Regulatory cooperation, especially in the energy sector: Combined, Mexico and Canada account for nearly 50% of crude oil imports to the U.S., and the U.S. exports of petroleum products have increased to Mexico by 152% over the last decade according to the Energy Information Agency. The energy relationship between the U.S., Mexico, and Canada represents an area of additional growth that can be stifled by an uncertain regulatory environment. Overly burdensome government regulations can reduce market access for U.S. goods, services, and investments. Guidelines, rules, regulations, and laws for government procurement and other regulatory regimes should be transparent and based on sound science, cost-benefit analysis, and risk assessments.

Intellectual property rights, digital trade in goods and services, and cross-border data flows: Strong protection of intellectual property rights leads to innovation that creates new lifesaving drugs or disruptions in industries, leading to new opportunities. Any trade agreement should reflect a standard of protection similar to that found in the United States and Governments should never be involved in the violation of intellectual property rights, including cyber theft and piracy. Electronically delivered goods and services should receive no less favorable treatment under trade rules than physical products, and measures that impede digital trade in goods and services, restrict cross-border data flows, or require local storage or processing of data should be eliminated.

Labor and environmental provisions: The American worker can compete with anyone if given a level playing field. All trade agreements should adopt and maintain fundamental internationally recognized core labor rights and effectively enforce labor laws. Likewise, common sense environmental laws that promote and protect clean water and clean air for generations to come should be hallmarks of any deal. The utilization of clean and renewable energy sources should have a common benchmark and the means to hold those who cheat accountable.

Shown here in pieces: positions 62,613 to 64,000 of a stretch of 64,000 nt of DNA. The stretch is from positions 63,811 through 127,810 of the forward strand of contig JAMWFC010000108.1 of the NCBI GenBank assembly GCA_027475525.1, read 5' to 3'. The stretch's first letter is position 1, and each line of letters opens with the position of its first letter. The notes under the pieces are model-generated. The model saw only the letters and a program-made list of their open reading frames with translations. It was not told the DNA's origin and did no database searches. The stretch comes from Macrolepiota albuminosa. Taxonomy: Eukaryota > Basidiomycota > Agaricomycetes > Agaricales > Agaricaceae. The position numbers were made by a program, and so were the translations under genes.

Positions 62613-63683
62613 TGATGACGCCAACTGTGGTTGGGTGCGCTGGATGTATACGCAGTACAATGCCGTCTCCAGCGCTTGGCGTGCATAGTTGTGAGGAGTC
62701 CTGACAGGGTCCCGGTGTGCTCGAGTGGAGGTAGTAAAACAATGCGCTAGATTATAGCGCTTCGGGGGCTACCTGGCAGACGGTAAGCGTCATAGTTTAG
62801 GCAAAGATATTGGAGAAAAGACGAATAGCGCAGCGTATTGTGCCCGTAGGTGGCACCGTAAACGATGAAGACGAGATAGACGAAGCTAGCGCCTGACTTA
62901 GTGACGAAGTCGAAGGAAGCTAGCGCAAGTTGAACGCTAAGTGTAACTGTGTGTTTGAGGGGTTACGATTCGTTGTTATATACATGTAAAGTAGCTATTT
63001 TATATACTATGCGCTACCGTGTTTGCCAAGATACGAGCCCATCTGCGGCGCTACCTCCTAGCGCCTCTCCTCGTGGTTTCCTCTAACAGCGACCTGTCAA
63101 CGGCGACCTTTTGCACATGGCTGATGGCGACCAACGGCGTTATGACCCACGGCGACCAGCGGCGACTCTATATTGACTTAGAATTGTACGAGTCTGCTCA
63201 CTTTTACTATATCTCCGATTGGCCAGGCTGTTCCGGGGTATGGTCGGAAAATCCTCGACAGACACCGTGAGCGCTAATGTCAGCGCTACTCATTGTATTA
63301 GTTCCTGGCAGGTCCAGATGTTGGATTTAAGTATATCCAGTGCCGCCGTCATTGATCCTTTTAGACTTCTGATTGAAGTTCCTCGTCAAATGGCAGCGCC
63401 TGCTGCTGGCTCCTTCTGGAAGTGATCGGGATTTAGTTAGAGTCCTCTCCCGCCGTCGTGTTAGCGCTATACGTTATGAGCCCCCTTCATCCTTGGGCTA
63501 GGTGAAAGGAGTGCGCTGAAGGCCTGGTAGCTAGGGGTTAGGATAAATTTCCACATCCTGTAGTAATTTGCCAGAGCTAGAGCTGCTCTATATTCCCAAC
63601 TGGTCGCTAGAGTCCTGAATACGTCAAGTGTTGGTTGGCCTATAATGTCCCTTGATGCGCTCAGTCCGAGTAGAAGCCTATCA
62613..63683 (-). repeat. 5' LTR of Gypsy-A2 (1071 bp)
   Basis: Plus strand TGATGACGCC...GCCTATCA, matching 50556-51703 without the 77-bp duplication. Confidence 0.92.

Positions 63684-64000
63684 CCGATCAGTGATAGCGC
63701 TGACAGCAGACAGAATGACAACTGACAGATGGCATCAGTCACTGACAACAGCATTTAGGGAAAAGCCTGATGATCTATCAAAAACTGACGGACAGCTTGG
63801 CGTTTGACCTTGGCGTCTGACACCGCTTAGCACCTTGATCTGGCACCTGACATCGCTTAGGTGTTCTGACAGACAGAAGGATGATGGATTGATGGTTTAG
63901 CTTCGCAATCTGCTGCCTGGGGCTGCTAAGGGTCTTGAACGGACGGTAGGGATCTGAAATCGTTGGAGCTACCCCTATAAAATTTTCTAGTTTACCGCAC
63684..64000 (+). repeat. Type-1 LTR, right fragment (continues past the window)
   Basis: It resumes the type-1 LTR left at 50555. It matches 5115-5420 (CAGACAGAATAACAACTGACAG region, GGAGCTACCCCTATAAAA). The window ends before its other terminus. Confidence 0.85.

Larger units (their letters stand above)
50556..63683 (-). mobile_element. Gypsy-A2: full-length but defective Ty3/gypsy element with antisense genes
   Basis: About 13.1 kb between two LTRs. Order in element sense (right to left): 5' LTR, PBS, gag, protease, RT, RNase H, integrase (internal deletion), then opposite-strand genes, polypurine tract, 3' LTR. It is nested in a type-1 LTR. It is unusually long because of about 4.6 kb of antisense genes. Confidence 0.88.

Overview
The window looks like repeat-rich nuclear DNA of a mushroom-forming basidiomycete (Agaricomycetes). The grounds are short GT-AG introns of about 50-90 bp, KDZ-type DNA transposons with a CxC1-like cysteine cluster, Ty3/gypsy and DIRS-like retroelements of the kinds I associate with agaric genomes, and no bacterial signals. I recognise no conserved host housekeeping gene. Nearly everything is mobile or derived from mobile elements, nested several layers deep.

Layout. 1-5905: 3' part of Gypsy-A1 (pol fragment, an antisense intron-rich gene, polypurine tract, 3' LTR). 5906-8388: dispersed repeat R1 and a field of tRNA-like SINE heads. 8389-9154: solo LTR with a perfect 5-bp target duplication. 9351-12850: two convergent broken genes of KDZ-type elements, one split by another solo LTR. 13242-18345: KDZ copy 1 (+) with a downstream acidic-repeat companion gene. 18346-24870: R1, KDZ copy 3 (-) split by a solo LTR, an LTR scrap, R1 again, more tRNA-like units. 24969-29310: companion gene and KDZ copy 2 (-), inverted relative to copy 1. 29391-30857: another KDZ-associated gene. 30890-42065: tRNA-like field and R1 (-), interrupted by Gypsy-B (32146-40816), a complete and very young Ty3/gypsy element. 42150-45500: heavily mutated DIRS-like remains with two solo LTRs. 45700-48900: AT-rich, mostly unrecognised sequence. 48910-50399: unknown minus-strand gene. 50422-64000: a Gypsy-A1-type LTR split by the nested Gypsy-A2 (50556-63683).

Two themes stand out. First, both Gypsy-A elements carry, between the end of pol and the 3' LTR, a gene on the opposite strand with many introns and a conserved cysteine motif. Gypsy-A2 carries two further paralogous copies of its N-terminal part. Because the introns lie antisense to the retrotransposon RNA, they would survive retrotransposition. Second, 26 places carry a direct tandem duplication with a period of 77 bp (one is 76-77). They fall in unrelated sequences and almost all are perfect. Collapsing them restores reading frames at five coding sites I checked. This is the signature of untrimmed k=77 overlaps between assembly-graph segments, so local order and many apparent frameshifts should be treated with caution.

Elimination of trade distortions and unfair competition favoring state-owned and state-controlled enterprises: 90% of the exporters in Texas are small or medium sized companies. Small businesses should have equal access to international markets, and barriers that disproportionately impact small businesses should be eliminated. Companies should not be regulated by a government entity that is also a competitor, and state-run entities that receive government subsidies should not be allowed in competitive industries. To allow fair completion, trade agreements should combat government corruption by strengthening anti-bribery and conflict-of-interest laws.

Lowering barriers to agricultural exports: The U.S. continues to lead the world in agricultural production, but the majority of the world’s consumers and the highest growth markets exist outside of our borders. Protectionist approaches that close off markets or impose arbitrary caps on specific products undercut opportunities for producers and raise prices for consumers.

Modern border: When we talk about border security we must talk about international commerce at the same time. Improving the movement of legitimate goods, services, people and animals will allow us to better focus on illegal border traffic. To better facilitate commerce we need to continue to streamline our customs process to eliminate costs, invest in border infrastructure, and modernize the movement of goods and services.

It has been almost 25 years since President George H.W. Bush signed NAFTA in my hometown of San Antonio. A lot has changed in American politics and our economy since then.

Before the election, Mexico was one of our strongest trading partners and since the election that fact has not changed. Mexico will continue to be a strategic trade partner for North American Competitiveness. Just as we build things together, the U.S., and Mexico will modernize NAFTA together.

U.S. Rep. Will Hurd has represented the 23rd congressional district of Texas since 2015. This November, he is seeking re-election to Congress.